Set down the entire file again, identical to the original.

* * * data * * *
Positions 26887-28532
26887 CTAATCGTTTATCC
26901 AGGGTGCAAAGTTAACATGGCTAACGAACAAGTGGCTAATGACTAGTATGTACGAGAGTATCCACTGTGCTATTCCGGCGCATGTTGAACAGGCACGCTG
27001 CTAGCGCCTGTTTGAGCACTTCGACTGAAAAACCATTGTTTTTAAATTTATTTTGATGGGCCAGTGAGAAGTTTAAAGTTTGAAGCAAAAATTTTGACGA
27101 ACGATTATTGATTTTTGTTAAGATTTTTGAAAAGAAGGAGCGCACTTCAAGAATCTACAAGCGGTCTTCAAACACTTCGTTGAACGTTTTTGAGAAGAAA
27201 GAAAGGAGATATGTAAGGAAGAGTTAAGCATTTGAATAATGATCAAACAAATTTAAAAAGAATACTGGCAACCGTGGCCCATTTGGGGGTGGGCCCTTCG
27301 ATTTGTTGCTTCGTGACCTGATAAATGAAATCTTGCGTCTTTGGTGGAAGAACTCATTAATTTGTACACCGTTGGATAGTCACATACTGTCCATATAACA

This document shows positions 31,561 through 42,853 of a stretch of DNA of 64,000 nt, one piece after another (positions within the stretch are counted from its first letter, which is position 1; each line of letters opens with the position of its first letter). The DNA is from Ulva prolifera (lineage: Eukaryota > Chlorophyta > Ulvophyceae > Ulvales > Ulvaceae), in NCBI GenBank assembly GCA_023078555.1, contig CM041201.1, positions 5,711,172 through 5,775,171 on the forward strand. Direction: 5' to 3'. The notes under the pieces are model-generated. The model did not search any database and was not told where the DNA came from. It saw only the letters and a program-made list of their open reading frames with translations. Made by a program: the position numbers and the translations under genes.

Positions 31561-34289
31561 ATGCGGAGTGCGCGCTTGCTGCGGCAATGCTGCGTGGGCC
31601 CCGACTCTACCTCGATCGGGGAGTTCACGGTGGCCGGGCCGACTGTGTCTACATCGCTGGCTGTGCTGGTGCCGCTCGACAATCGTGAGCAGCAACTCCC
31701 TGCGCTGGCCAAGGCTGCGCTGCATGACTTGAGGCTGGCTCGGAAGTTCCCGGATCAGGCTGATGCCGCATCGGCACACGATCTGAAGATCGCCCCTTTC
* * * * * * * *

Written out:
Positions 26887-28532
26887 CTAATCGTTTATCC
26901 AGGGTGCAAAGTTAACATGGCTAACGAACAAGTGGCTAATGACTAGTATGTACGAGAGTATCCACTGTGCTATTCCGGCGCATGTTGAACAGGCACGCTG
27001 CTAGCGCCTGTTTGAGCACTTCGACTGAAAAACCATTGTTTTTAAATTTATTTTGATGGGCCAGTGAGAAGTTTAAAGTTTGAAGCAAAAATTTTGACGA
27101 ACGATTATTGATTTTTGTTAAGATTTTTGAAAAGAAGGAGCGCACTTCAAGAATCTACAAGCGGTCTTCAAACACTTCGTTGAACGTTTTTGAGAAGAAA
27201 GAAAGGAGATATGTAAGGAAGAGTTAAGCATTTGAATAATGATCAAACAAATTTAAAAAGAATACTGGCAACCGTGGCCCATTTGGGGGTGGGCCCTTCG
27301 ATTTGTTGCTTCGTGACCTGATAAATGAAATCTTGCGTCTTTGGTGGAAGAACTCATTAATTTGTACACCGTTGGATAGTCACATACTGTCCATATAACA

This document shows positions 31,561 through 42,853 of a stretch of DNA of 64,000 nt, one piece after another (positions within the stretch are counted from its first letter, which is position 1; each line of letters opens with the position of its first letter). The DNA is from Ulva prolifera (lineage: Eukaryota > Chlorophyta > Ulvophyceae > Ulvales > Ulvaceae), in NCBI GenBank assembly GCA_023078555.1, contig CM041201.1, positions 5,711,172 through 5,775,171 on the forward strand. Direction: 5' to 3'. The notes under the pieces are model-generated. The model did not search any database and was not told where the DNA came from. It saw only the letters and a program-made list of their open reading frames with translations. Made by a program: the position numbers and the translations under genes.

Positions 31561-34289
31561 ATGCGGAGTGCGCGCTTGCTGCGGCAATGCTGCGTGGGCC
31601 CCGACTCTACCTCGATCGGGGAGTTCACGGTGGCCGGGCCGACTGTGTCTACATCGCTGGCTGTGCTGGTGCCGCTCGACAATCGTGAGCAGCAACTCCC
31701 TGCGCTGGCCAAGGCTGCGCTGCATGACTTGAGGCTGGCTCGGAAGTTCCCGGATCAGGCTGATGCCGCATCGGCACACGATCTGAAGATCGCCCCTTTC